London Evening Standard
“OK, well I did them, yeah, and it was really cool but, you know, you are still the staff.”
Sure, I think, as if cooking for the guy every 15-year-old girl had on a poster in her bedroom is totally routine. But then, with a peal of laughter, she ‘fesses up: “Leonardo’s still very yummy actually. And I made sure his beef was cooked perfectly, of course!”
Wright is still only 24, yet unlike others her age who are struggling for graduate jobs, she has been working on her enviable CV since finishing her GCSEs. Born in Hackney with two working parents, Wright admits she was not at all academic at school.
“I was dyslexic and used to cause havoc because I was so bored. I’d come home and create havoc in the kitchen too. There was always food in every bit of my life.”
Instead of continuing her academic studies Wright completed a three-year chef’s diploma at Westminster Kings-way College, where Jamie Oliver, Ainsley Harriott and Antony Worrall Thompson once trained.
She then got talent-spotted, having aced most of her mainly male contemporaries in catering competitions and was taken on as London’s youngest head chef aged 20 at Notting Hill hangout Beach Blanket Babylon before bringing out her first cookbook that same year.
Four years later she has given up res taurant work – “although if the right opportunity to work with a chef came up, I’d definitely take it – there are so many opportunities for young entrepreneurial people in London”. She now runs her own catering company in Leadenhall Market and has a new easy-to-follow recipe book out called Home at 7, Dinner at 8.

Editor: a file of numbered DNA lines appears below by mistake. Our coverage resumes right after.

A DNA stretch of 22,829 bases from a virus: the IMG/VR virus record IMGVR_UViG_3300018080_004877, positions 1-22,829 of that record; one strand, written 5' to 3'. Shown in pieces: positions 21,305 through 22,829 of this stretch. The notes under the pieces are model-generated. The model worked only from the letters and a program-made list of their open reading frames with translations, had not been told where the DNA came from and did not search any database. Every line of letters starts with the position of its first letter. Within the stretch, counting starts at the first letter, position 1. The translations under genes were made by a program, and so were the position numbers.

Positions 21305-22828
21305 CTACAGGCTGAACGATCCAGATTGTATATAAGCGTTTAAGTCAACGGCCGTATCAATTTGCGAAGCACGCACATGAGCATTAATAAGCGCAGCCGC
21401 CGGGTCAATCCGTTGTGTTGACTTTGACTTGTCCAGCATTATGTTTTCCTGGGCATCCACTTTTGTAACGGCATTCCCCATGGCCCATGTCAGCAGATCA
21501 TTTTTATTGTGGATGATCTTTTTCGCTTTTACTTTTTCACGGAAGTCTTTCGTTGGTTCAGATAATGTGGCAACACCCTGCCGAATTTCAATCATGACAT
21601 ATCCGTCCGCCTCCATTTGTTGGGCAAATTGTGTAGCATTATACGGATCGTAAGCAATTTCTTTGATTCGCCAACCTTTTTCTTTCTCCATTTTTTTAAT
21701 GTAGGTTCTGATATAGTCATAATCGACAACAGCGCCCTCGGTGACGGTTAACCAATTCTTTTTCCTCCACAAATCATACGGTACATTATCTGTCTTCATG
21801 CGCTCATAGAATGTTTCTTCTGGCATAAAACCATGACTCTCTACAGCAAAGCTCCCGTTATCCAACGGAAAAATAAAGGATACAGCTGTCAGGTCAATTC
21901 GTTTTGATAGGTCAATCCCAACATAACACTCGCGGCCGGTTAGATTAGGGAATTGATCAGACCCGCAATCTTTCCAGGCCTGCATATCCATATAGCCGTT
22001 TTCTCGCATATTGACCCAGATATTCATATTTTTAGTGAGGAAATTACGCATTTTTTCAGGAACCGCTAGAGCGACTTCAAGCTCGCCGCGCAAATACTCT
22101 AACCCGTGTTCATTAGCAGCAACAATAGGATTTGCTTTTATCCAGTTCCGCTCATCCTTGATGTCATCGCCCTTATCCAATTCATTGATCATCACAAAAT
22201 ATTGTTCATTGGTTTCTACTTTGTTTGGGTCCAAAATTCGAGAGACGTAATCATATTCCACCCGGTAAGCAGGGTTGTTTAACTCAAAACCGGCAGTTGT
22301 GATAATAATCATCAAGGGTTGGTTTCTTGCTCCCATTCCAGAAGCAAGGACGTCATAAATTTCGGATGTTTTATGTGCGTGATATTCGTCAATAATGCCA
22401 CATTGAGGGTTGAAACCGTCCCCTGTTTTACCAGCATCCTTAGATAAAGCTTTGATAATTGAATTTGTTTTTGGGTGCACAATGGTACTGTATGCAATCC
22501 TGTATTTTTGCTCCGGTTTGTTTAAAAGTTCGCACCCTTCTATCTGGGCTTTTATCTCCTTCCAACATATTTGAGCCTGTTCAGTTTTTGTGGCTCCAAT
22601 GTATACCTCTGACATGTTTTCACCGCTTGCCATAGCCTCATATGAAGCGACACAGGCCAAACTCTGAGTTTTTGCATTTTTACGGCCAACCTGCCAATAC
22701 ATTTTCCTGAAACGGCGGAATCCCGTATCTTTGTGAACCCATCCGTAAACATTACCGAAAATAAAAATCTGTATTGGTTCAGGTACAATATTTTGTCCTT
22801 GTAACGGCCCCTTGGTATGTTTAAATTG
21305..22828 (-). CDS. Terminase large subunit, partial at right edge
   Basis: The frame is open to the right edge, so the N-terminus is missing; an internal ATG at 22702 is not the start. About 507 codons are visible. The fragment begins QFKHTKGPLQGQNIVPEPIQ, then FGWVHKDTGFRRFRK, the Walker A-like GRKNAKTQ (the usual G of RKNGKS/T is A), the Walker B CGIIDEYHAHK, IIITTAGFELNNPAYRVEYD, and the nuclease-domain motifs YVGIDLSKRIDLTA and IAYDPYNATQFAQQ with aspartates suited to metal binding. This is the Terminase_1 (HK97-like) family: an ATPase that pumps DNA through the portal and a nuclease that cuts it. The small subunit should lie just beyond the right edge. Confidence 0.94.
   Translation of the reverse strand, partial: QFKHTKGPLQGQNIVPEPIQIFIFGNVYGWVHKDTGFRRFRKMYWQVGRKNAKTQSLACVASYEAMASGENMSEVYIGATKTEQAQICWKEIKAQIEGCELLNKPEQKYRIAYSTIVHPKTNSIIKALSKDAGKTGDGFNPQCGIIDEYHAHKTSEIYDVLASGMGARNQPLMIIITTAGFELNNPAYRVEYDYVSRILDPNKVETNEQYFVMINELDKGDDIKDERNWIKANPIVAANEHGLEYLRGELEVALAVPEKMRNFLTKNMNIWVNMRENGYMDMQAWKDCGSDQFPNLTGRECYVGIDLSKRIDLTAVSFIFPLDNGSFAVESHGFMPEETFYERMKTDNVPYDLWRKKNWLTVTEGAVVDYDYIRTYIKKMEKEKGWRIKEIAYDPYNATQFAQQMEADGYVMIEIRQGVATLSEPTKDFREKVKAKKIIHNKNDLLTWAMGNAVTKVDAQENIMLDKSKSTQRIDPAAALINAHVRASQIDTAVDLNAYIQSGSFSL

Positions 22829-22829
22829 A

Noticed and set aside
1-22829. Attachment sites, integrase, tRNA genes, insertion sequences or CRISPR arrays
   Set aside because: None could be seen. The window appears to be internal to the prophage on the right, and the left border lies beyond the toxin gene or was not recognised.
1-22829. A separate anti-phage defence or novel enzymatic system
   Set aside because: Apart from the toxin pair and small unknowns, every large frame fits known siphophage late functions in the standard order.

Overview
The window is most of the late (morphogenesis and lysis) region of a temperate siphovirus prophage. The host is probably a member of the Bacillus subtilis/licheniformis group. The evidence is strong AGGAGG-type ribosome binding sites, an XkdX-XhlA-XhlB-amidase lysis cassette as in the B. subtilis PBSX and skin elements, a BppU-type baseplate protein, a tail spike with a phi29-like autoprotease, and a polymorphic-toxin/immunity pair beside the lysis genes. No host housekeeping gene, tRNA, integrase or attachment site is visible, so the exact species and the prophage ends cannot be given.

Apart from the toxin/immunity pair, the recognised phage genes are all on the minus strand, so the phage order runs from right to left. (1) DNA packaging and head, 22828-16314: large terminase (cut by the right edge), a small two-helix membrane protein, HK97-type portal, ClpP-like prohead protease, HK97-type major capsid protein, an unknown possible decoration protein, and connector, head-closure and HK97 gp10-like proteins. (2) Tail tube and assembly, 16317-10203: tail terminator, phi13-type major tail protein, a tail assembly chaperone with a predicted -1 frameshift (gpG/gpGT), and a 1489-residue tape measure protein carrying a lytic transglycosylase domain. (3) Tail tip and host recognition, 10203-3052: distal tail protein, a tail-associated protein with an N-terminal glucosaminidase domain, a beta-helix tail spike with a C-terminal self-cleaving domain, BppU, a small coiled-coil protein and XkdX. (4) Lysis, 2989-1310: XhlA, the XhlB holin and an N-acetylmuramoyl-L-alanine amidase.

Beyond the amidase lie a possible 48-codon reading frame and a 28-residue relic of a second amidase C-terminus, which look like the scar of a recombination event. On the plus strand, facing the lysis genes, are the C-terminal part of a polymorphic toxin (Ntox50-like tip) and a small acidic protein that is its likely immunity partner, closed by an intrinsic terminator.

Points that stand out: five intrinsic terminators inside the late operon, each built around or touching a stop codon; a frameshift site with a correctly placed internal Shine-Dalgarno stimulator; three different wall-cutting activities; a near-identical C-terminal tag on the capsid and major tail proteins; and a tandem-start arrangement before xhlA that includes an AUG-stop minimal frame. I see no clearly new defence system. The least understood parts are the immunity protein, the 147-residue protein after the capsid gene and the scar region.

While Jamie Oliver’s 30 Minute Meals shot up the book charts, it had cooks nationwide complaining about its unrealistic time limits. Wright’s, however, is full of short, straightforward recipes – such as Easy Tart or a quick apricot brioche pudding – that you can imagine trying out, even after a nine-to-five slog. And she of all people knows how that feels: “I know what it’s like to work really long hours and come home absolutely starving. You want to order a takeaway or eat immediately but don’t have a clue where to start, especially in a small kitchen like mine. As I say in the book, it’s OK to take shortcuts.
Why not buy shop-bought pastry or use a bit of tomato ketchup?”
But Wright insists she isn’t on a mission to change our lives, she just wants to make cooking quick and stress-free: “I can’t get people who don’t like cooking to cook. My book is basically aimed at busy people who are a bit bored with those five same recipes: the roast chicken, the spag bol, the stir fry, the lasagne and the shepherd’s pie. I’ve taken the ingredients from those dishes and just tried to jazz them up a bit.”
Certainly the salmon, pancetta and asparagus dish she whips up in front of me looks suitably jazzy.
Yet Wright remains unfazed by her success. “I love what I’m doing now but I do miss the buzz of working in a restaurant – the camaraderie, having the boys around. And I love the fact that I’m a woman and people remember me because I could just be another boy fading into the background in what is a really, really tough industry.”
Tough it may be but Sophie Wright isn’t ready to give up the fight just yet.
Home at 7, Dinner at 8 is published by Kyle Cathie, price £14.99.